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US Catholic Bishops Pledge New Measures Will Prevent Sexual Abuse - 2004-02-27

A pair of new studies has been released chronicling more than a half century of sexual abuse of children by Roman Catholic priests in the United States. The two studies, commissioned by U.S. church leaders, say more than 10,000 children were victimized over a 52-year period. U.S. Catholic bishops say new screening measures now in place will prevent any repeat of the scandal.

The two highly anticipated studies found that 10,667 children were sexually abused by U.S. Catholic priests between 1950 and 2002. Nearly 4,400 priests - about four percent of all Catholic clerics working in that period - were reported to have been involved.

The reports, issued by the church's National Review Board, also sharply criticized the church leadership for failing to aggressively confront the issue of child molestation by the clergy. The board called the failure shameful to the church.

The scandal has rocked the Roman Catholic Church in the United States, and prompted an examination of the veil of secrecy behind which high-level church policy is made. Victims and their families have been sharply critical of many bishops who responded to complaints of child sexual abuse by shifting priests to new posts, and covering up the incidents. They also say the number of victims cited in the new studies is too low, and that there are far more victims too frightened or ashamed to come forward.

Bishop Wilton Gregory, chairman of the U.S. Council of Catholic Bishops, moved to reassure church members Friday, saying that all problem priests have died or have been removed from service. In his prepared statement, he said new screening programs of both active clergy and priests in training ensure that the past will not be repeated.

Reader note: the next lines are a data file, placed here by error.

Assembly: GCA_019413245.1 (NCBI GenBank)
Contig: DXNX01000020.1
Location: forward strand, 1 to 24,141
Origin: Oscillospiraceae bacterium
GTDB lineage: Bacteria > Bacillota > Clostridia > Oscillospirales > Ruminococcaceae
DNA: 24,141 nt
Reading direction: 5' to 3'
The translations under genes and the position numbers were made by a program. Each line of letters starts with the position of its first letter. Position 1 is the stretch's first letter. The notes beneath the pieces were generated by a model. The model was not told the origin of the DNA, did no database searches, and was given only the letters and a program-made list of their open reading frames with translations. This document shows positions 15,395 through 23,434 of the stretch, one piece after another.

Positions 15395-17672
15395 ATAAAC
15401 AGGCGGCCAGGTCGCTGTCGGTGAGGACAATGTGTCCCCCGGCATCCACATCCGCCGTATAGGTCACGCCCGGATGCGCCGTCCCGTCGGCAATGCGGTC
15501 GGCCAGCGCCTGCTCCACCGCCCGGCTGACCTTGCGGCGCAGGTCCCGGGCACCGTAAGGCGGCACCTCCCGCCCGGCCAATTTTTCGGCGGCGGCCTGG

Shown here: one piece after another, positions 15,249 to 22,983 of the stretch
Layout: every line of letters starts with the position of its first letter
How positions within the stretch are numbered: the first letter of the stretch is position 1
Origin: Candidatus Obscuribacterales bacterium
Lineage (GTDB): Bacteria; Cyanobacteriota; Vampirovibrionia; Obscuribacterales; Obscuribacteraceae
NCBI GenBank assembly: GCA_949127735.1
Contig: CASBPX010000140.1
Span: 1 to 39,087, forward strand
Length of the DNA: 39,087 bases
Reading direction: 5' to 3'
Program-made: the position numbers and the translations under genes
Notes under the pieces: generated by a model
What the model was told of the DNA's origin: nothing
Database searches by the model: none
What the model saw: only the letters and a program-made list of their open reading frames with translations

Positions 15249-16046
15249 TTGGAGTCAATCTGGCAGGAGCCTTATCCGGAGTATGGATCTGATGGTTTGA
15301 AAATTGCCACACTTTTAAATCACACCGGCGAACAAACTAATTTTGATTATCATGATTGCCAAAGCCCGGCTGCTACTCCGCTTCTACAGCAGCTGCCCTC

"As far as it is humanly possible to know such things, I assure you that known offenders are not in the ministry," he said. "I can say with absolute assurance that the bishops now have in place the means of responding immediately to allegations, assisting victims, and removing offenders from ministry."

The reports say the vast number of sexual abuse cases involved homosexual priests. Asked if a ban on homosexuals in the priesthood was in the works, Bishop Gregory said the issue is under discussion, but added there are homosexual priests who keep to their vow of celibacy.

"We do not wish to disparage or in any way denigrate the very generous and faithful service of any of our priests who may be homosexually oriented, but who have been absolutely faithful to the promise that they have made, and absolutely dedicated to the ministry that they have been given," he said.

One of the two reports says authorities at the Vatican failed to grasp the gravity of the crisis gripping the U.S. Catholic Church. It says that the scandal has already cost the church $572 million in legal fees, settlements, and therapy for victims, but that the figure is prematurely low as more money is going to be funneled to deal with the ramifications of the sex abuse scandal.